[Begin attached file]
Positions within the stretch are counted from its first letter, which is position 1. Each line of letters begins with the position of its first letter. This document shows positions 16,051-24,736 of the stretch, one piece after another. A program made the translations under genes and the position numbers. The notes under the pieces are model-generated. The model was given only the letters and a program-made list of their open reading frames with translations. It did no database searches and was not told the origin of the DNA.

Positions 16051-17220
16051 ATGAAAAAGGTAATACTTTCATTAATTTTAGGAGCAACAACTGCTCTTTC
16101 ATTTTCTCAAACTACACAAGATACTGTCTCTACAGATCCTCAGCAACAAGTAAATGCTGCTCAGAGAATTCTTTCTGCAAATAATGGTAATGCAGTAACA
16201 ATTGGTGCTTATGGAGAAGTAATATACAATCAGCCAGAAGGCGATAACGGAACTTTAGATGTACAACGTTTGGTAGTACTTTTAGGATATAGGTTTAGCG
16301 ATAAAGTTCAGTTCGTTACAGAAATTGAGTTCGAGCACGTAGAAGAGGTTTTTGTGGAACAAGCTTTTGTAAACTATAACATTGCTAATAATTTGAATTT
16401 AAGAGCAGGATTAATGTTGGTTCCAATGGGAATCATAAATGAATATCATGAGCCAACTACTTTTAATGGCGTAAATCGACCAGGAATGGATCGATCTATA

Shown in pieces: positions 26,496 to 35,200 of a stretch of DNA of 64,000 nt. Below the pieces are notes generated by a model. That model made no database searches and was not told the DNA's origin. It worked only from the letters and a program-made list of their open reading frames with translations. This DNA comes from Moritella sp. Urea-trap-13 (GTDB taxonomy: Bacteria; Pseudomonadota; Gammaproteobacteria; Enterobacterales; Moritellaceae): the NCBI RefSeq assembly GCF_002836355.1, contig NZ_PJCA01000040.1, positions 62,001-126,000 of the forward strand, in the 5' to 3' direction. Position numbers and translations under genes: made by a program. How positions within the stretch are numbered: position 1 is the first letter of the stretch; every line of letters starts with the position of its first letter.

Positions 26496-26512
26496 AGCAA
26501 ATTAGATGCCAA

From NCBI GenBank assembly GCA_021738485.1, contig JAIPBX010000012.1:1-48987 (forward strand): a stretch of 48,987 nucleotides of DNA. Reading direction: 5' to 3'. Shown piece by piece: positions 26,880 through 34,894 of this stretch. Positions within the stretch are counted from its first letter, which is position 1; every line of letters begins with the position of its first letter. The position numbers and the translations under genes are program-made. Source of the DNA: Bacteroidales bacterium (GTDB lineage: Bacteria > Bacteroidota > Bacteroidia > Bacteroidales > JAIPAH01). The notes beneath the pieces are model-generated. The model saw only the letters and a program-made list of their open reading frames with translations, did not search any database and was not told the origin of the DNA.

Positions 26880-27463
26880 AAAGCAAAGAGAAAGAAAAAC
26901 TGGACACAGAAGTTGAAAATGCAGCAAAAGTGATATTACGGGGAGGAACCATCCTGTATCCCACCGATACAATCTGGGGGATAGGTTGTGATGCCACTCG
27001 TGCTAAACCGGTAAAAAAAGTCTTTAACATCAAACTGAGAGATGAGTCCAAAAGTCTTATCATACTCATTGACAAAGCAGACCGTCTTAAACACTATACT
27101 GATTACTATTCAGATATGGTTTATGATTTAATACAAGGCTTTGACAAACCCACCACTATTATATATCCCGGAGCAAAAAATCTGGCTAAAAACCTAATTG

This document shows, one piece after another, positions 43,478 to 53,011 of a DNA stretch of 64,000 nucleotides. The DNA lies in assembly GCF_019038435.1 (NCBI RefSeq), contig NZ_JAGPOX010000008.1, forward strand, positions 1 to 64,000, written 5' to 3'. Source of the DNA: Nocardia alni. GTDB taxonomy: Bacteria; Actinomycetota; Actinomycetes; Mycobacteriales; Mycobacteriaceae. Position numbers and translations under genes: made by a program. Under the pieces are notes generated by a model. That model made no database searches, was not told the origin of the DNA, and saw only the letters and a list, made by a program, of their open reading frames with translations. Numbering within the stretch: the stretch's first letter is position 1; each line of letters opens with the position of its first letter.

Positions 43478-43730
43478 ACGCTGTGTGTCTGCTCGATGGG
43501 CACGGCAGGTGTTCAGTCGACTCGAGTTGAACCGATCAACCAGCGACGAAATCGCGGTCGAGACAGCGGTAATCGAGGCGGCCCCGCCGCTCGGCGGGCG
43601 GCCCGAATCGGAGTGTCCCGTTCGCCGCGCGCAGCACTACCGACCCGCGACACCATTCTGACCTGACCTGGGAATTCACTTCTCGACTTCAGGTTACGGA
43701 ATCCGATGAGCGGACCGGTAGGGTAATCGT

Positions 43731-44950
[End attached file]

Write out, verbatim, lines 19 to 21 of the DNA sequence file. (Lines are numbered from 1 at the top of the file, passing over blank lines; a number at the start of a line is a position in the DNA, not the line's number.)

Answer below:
Positions 43478-43730
43478 ACGCTGTGTGTCTGCTCGATGGG
43501 CACGGCAGGTGTTCAGTCGACTCGAGTTGAACCGATCAACCAGCGACGAAATCGCGGTCGAGACAGCGGTAATCGAGGCGGCCCCGCCGCTCGGCGGGCG